reformed. Martin Luther, a German priest, began by dramatically
nailing his proposals for reform to the door of the church in
Wittenburg. His protest eventually resulted in the loss of almost
all of Northern Europe to the Roman church. Later, the Society of
Jesus, the Jesuits, were formed to set new standards for the
priesthood and root out corruption within the church of Rome that
remained, but, they were too little, too late.
Martin Luther's revolt, which resulted in Lutheranism and eventually
all the other Protestant, i.e. protesting churches, there are today,
was a revolt against corruption. However, it was not a revolt
against theology. Indeed, one of the early reformers said, "We have
no difference with Rome on a single point of dogma." Even today, the
Lutherans, Episcopalians, and Catholics are very close in theology.
But in Italy, where the renaissance began, the reformers sought to
change not the governance of the church but the theology of the
church. Initially, before Luther's protest and the subsequent loss
of Northern Europe, some questioning was tolerated by the church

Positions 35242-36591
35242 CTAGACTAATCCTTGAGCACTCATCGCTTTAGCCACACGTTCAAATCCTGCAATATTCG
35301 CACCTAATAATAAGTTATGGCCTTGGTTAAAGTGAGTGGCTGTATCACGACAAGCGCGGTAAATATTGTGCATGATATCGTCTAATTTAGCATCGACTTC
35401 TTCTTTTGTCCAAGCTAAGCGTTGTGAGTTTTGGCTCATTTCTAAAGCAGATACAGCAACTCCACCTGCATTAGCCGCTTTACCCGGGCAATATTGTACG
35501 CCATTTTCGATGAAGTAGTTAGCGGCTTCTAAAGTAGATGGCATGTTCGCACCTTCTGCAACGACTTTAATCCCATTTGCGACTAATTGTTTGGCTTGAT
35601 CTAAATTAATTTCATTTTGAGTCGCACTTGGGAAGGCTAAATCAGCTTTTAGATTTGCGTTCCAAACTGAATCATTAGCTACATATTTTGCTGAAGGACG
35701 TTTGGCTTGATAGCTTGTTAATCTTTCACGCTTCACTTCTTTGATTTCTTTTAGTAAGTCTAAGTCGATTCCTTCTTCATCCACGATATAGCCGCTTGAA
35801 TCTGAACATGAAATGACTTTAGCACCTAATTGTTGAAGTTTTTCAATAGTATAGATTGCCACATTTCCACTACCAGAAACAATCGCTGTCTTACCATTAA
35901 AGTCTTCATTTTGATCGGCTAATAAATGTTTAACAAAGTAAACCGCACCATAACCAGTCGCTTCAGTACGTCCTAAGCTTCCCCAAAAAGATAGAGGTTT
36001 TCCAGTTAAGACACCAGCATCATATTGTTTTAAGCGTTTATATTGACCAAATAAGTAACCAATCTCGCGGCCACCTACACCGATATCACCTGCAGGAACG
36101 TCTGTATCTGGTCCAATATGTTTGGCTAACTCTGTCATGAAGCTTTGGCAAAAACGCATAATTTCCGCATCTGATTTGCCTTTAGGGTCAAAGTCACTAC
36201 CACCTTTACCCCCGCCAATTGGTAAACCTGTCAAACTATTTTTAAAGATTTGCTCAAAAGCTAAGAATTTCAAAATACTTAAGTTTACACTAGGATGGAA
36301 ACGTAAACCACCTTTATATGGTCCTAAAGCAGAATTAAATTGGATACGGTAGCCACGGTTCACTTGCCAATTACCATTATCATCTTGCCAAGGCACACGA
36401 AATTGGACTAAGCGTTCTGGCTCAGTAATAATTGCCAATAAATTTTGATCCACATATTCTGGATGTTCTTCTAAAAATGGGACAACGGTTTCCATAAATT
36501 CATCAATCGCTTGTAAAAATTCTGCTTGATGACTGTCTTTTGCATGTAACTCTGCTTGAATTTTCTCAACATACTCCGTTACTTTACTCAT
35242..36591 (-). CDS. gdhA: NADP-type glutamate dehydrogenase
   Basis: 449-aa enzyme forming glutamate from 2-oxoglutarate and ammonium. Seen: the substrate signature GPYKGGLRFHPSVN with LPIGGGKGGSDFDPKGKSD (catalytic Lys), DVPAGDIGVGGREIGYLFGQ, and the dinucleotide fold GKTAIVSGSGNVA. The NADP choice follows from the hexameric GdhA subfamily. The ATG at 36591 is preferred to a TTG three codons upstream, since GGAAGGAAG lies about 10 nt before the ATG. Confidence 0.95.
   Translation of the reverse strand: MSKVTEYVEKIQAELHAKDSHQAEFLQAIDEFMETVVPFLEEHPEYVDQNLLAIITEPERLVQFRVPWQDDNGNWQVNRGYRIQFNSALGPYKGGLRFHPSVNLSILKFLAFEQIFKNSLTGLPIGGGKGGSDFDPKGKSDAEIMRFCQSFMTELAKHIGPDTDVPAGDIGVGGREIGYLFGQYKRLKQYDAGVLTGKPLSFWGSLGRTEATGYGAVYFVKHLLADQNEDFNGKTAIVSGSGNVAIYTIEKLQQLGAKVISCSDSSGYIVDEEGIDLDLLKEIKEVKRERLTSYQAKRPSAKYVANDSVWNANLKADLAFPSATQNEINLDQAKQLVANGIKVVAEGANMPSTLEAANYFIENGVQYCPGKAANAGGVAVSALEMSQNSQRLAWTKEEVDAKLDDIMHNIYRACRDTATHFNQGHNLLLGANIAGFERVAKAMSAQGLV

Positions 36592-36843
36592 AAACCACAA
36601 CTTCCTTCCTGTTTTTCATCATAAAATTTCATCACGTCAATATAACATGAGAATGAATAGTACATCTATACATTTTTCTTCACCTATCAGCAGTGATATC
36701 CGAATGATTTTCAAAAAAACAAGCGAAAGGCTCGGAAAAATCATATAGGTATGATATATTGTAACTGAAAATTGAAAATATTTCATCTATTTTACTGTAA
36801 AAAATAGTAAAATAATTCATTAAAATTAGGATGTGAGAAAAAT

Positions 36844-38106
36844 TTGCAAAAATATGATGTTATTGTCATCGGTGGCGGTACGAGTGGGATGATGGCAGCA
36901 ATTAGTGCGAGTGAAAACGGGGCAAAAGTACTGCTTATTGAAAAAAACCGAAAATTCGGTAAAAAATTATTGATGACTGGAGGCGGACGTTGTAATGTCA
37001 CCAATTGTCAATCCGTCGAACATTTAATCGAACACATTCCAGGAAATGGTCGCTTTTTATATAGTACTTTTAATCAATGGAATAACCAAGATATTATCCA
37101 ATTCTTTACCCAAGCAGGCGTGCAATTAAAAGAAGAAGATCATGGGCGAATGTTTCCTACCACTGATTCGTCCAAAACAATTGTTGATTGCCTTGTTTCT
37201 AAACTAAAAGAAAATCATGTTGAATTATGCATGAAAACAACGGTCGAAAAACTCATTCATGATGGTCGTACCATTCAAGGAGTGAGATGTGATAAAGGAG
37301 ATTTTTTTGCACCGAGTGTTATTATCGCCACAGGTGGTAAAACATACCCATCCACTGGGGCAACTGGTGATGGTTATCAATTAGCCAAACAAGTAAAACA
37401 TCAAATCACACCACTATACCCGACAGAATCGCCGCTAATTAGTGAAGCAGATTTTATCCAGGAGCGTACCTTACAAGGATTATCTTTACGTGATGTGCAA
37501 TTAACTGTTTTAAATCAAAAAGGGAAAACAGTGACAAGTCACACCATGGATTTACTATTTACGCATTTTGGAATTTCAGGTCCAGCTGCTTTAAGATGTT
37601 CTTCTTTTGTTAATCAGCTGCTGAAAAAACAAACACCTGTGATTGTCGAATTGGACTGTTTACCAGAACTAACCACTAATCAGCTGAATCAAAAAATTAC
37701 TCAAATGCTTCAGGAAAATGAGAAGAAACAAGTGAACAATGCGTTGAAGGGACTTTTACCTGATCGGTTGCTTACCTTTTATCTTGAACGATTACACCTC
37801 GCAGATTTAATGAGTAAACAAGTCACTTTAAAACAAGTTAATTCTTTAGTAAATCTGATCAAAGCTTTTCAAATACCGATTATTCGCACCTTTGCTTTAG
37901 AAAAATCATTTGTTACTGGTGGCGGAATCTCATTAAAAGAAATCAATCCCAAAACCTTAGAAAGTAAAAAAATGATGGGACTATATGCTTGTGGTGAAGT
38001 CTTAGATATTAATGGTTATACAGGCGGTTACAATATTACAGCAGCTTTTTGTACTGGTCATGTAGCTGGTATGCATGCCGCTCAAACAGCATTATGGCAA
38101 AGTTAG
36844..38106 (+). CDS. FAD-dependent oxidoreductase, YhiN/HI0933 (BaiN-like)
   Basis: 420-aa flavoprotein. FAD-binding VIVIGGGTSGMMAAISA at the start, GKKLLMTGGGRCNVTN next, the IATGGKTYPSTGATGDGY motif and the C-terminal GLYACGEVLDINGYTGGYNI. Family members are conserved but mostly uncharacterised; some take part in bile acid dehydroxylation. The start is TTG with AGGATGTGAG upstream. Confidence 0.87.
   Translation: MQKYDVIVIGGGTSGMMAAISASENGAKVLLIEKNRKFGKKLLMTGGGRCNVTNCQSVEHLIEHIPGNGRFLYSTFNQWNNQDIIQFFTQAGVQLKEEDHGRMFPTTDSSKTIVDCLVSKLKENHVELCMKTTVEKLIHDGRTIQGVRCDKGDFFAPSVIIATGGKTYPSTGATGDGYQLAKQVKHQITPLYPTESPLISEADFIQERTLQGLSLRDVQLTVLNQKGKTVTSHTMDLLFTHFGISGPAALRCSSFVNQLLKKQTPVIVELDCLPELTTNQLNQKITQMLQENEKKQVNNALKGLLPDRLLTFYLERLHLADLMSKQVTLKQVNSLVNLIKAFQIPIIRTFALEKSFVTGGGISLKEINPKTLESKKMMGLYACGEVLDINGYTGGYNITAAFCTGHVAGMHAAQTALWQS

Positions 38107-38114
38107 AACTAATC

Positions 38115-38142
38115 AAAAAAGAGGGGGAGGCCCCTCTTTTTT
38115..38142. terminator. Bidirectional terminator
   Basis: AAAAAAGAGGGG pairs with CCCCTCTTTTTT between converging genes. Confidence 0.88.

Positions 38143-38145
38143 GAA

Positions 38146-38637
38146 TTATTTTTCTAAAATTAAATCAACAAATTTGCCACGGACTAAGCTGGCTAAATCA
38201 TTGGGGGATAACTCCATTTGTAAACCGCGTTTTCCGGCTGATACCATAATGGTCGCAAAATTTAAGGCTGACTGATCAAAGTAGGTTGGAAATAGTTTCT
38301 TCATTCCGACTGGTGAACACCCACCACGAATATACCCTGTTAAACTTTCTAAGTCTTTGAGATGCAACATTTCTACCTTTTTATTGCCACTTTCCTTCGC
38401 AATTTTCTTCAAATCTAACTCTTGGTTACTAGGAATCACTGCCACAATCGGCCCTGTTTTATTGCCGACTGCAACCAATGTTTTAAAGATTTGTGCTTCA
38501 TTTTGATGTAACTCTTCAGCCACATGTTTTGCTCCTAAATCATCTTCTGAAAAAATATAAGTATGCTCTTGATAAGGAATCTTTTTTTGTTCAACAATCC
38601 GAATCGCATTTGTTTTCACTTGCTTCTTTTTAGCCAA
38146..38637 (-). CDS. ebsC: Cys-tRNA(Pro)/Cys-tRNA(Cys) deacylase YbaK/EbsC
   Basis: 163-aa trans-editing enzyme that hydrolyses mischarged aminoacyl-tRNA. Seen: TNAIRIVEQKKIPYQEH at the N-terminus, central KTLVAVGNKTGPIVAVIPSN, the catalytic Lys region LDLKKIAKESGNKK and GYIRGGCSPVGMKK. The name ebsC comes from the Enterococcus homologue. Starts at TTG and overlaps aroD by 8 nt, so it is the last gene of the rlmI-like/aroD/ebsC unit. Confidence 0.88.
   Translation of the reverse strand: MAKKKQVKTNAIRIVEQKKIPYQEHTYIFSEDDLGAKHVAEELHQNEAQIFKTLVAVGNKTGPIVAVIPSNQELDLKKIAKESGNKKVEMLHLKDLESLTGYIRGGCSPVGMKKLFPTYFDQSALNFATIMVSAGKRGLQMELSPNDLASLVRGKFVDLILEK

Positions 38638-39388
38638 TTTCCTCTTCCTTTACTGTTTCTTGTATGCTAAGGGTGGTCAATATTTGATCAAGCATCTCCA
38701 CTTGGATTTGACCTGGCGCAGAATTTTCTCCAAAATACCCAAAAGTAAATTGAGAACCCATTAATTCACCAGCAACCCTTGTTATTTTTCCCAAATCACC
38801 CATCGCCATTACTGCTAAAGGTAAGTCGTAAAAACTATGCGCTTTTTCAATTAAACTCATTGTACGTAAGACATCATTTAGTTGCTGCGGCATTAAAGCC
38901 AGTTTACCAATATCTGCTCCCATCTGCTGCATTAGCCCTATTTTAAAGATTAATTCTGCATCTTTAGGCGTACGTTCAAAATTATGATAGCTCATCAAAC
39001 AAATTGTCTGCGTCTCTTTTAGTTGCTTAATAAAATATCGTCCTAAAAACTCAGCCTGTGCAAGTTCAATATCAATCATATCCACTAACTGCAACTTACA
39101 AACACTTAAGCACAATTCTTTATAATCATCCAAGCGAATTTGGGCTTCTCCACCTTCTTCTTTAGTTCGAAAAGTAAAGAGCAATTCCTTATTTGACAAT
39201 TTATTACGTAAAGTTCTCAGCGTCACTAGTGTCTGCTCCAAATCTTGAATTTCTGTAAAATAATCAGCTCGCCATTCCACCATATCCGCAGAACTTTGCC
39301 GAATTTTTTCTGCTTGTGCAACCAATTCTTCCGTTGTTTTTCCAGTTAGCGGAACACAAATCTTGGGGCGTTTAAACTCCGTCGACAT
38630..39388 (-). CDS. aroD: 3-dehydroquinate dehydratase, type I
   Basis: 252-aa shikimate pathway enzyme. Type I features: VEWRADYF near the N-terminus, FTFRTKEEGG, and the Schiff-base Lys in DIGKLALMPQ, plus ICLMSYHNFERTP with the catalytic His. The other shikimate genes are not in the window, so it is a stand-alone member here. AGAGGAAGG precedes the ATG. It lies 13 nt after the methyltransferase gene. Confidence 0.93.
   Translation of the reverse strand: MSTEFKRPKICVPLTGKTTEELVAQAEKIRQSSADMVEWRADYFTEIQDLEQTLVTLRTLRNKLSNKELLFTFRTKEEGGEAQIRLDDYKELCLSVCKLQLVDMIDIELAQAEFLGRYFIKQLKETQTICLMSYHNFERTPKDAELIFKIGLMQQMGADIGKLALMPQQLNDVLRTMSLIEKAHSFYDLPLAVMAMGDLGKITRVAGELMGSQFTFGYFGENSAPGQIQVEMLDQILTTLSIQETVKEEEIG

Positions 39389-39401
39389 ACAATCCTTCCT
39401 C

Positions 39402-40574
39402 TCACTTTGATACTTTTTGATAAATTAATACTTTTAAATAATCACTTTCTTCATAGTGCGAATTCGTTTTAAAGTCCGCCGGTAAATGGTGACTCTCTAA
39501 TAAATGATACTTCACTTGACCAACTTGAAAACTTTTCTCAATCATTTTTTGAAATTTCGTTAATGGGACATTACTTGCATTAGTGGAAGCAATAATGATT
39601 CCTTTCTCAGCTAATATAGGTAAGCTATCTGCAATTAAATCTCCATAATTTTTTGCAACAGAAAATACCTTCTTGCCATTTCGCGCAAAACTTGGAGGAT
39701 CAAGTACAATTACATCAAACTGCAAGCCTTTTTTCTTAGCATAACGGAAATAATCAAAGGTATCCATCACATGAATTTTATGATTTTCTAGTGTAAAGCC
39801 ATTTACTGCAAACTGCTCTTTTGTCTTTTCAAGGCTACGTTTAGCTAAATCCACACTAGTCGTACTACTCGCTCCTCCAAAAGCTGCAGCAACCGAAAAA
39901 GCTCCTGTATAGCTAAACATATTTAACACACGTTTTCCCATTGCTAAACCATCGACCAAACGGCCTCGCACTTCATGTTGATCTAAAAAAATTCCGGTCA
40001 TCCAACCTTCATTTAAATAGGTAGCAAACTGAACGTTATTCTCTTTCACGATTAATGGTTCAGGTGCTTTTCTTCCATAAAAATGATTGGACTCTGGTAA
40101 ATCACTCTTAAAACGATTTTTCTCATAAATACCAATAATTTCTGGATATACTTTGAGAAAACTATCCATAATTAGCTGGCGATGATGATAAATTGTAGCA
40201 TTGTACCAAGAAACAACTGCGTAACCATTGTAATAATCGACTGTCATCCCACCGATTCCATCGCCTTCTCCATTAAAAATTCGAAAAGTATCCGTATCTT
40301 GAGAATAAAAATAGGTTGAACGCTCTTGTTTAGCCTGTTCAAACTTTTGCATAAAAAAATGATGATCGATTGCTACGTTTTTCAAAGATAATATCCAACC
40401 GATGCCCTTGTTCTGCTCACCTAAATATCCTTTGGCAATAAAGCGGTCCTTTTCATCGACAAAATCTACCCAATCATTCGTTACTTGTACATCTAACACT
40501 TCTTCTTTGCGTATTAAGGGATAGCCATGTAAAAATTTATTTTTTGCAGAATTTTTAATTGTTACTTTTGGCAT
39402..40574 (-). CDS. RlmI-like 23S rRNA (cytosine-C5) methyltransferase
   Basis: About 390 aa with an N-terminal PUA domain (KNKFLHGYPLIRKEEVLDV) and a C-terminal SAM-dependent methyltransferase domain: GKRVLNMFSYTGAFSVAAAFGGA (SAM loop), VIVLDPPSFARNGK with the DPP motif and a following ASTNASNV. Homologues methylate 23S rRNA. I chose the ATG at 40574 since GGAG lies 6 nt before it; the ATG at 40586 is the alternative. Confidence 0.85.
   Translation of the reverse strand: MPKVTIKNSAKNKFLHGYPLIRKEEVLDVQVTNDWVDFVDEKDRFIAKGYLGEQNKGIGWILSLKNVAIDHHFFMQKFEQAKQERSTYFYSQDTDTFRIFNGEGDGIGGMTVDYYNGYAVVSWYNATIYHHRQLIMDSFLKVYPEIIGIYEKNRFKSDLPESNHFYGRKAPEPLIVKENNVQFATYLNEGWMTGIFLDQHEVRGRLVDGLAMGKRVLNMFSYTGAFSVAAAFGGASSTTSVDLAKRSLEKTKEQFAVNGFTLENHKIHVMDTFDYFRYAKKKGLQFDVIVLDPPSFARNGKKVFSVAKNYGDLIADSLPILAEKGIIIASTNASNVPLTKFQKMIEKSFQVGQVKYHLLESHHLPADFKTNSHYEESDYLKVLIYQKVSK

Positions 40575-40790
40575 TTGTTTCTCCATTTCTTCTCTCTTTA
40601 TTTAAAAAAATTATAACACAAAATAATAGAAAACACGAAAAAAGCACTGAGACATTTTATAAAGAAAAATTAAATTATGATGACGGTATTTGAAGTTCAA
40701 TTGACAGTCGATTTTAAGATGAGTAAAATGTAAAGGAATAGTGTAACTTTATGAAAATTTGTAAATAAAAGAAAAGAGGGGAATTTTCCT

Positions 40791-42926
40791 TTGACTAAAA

leadership. But, after the reformation, the authorities in Rome
reacted severely by brutally silencing any questioning of church
authority or theology. The inquisition began during this time.
Heresy was a crime punishable by death. This is where our story
begins. Faustus Socinus was born in Siena, a University town near
Florence, in 1539. The Inquisition began in 1542, when he was three
Faustus was born into a distinguished family of politicians, lawyers,
and professors of law. His uncle, Laelius, a renowned writer and
theologian, was friends with all the prominent Protestant reformers
of his time. Laelius had traveled widely through Europe, and,
despite his theological innovations, was even approved of by John
Calvin in Geneva, the same John Calvin who would just a year or two
later, in 1553, burn Michael Servetus at the stake for the heresy of
disputing the trinity.
Faustus worshipped his uncle and sought to follow in his footsteps,
even though it was becoming much, much more dangerous to question
existing dogmas. Accordingly, Faustus wrote most of his books
anonymously, in order to avoid persecution. But that was scant
protection, for it was hard to conceal authorship in so small a world
of scholars. From the beginning, Faustus began to think and write
dangerous heresies. His first book, which he wrote when he was but